Glasson village native is country’s first female consultant neurosurgeon

Glasson native, Dr Catherine Moran, has been appointed as the country’s first female consultant neurosurgeon at Beaumont Hospital in Dublin.  Photograph by Robbie Reynolds.

Glasson native, Dr Catherine Moran, has been appointed as the country’s first female consultant neurosurgeon at Beaumont Hospital in Dublin. Photograph by Robbie Reynolds.

RONAN FAGAN

In a week which marked International Women’s Day, there was positive news for the Midlands region with the inaugural appointment of Glasson native, Dr Catherine Moran, to the position of female consultant neurosurgeon at Beaumont Hospital in Dublin.

Dr Moran joins a 12 strong team of neurosurgeons in the National Neurosurgical Centre and returns to her former training ground, bringing with her a sub-speciality in complex spinal surgery and Deep Brain Stimulation (DBS ).

DBS is a functional neurosurgical procedure and a long-term treatment option for patients with movement disorders (such as Parkinson’s disease, tremor, and dystonia ) in which neurotransmitters are implanted in the brain and electrical stimulation then used to regulate abnormal movement.

Dr Moran’s journey to becoming a consultant neurosurgeon has taken her 20 years to complete. The acquisition of her expertise in DBS surgery, has now made it possible for the establishment of a dual-site, National Deep Brain Stimulation Service.

Dr Moran will conduct the surgical implantation procedure in Beaumont Hospital with upwards of 40 patient deemed suitable for DBS surgery and the surgeries will commence in late summer 2021.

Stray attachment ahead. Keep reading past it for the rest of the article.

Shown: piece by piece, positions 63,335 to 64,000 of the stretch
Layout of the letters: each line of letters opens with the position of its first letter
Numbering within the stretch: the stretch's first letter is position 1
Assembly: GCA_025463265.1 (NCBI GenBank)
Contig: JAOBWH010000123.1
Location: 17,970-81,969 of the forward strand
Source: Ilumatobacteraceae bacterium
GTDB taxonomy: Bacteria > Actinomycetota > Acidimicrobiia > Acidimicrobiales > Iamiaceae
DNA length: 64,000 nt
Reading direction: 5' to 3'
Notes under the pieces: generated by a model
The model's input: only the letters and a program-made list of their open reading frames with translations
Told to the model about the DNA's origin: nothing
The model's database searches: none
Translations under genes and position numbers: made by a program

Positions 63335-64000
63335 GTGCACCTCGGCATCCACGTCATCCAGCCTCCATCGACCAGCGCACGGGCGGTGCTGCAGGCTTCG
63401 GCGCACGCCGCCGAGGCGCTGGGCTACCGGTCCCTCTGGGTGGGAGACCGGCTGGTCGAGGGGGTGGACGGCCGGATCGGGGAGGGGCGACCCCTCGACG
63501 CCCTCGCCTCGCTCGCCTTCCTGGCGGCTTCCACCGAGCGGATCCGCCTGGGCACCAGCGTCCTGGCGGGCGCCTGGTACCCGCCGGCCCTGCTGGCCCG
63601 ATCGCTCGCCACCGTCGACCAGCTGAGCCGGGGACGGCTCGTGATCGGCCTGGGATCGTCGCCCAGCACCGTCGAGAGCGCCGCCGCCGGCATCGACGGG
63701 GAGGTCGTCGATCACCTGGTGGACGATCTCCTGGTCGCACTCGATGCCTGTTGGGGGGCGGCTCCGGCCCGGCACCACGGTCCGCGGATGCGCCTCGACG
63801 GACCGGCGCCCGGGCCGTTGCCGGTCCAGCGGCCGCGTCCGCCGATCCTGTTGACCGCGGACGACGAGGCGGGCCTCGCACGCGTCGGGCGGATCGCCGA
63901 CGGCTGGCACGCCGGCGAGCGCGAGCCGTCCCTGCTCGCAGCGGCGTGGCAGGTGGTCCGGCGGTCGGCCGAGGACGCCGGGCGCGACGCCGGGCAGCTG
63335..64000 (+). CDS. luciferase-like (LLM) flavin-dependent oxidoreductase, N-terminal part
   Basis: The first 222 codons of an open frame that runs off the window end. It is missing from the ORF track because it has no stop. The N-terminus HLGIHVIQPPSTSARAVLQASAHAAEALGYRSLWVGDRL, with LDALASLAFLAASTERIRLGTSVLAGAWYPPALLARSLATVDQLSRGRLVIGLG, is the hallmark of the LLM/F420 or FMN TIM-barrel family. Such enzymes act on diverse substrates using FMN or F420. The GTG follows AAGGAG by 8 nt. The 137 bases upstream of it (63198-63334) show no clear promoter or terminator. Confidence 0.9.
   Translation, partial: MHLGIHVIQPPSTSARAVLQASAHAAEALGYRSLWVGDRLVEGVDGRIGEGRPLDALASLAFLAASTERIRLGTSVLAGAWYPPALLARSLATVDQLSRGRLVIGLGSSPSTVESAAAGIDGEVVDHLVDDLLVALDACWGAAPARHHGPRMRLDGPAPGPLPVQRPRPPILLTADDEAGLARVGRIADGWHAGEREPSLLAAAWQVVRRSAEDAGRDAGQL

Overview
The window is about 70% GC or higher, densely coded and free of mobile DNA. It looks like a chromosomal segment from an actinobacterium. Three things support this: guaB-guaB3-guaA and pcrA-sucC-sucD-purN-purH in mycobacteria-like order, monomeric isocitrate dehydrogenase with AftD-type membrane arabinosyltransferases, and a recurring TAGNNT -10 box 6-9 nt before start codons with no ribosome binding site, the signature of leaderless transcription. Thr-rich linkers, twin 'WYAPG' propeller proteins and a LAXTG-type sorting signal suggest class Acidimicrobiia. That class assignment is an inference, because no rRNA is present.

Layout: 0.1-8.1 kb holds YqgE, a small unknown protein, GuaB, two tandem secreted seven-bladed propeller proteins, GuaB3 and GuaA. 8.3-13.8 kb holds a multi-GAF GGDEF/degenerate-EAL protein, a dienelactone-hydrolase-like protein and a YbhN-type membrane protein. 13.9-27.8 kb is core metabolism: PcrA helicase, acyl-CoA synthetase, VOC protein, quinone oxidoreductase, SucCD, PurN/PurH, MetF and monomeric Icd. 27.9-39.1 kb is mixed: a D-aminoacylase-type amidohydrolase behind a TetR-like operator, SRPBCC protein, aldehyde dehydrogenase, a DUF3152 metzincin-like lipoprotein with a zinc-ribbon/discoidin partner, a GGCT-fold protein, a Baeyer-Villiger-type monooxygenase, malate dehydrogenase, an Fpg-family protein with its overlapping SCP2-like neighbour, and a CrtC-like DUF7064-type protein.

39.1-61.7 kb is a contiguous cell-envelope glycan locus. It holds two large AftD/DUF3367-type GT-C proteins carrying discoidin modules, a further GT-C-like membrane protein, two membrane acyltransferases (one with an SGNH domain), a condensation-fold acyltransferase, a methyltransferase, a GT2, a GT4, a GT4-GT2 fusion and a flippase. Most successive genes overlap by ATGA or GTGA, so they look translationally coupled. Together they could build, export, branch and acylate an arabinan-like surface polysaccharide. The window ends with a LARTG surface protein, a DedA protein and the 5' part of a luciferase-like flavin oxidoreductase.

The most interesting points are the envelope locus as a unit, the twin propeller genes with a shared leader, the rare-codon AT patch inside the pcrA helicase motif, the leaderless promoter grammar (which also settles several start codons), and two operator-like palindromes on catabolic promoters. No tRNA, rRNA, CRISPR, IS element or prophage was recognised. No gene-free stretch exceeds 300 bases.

Previously, DBS treatment was only available via the Treatment Abroad Scheme in Belfast and centres in the UK, requiring extensive travel for patients at each stage of their care. For many patients with severe motor function symptoms, their physical limitations rule out the option of travelling to receive treatment and for this reason, only a small percentage of suitable patients have taken up DBS as a treatment option in the past.

Reflecting upon her appointment, Dr Moran, noted her aspiration to return to a working environment at Beaumont Hospital.

“It’s like coming home. I have been abroad for many years on fellowships to complete my training but I was always wanted to return to Beaumont Hospital. It’s simply ‘happenchance’ that I should be the first female consultant neurosurgeon and I hope I can offer encouragement to other female medical students deciding on what medical speciality to pursue.

“Neurosurgery can be such a varied practice and while my sub specialities are in functional neurosurgery and complex spinal surgery, I will also be operating on patients across a wide range of a neuro-related conditions. I will say that the training is not easy and can be all consuming. But for me it was definitely worth it,” Dr Moran stated.

The Glasson native discussed the impact of establishing a National Deep Brain Stimulation Service in Ireland.

“Having undertaken a Fellowship in DBS surgery in Bristol, I wanted to implement the service in Ireland. The Mater Hospital is already offering the medical side of the treatment and what was missing was the surgical arm.

“My fellow neurosurgeons in Beaumont Hospital have a wide range of specialities that address the treatment of most areas of neurosurgery. But the one speciality that was missing was functional neurosurgery and I am very pleased to bring this capability to the team,” Dr Moran remarked.

When the service is running at full capacity, Dr Moran expects to operate on approximately 60 patients per annum and while most of the funding will be provided by the state, Beaumont Hospital Foundation is calling for donations and fundraising support to cover the ancillary costs of establishing the service.

 

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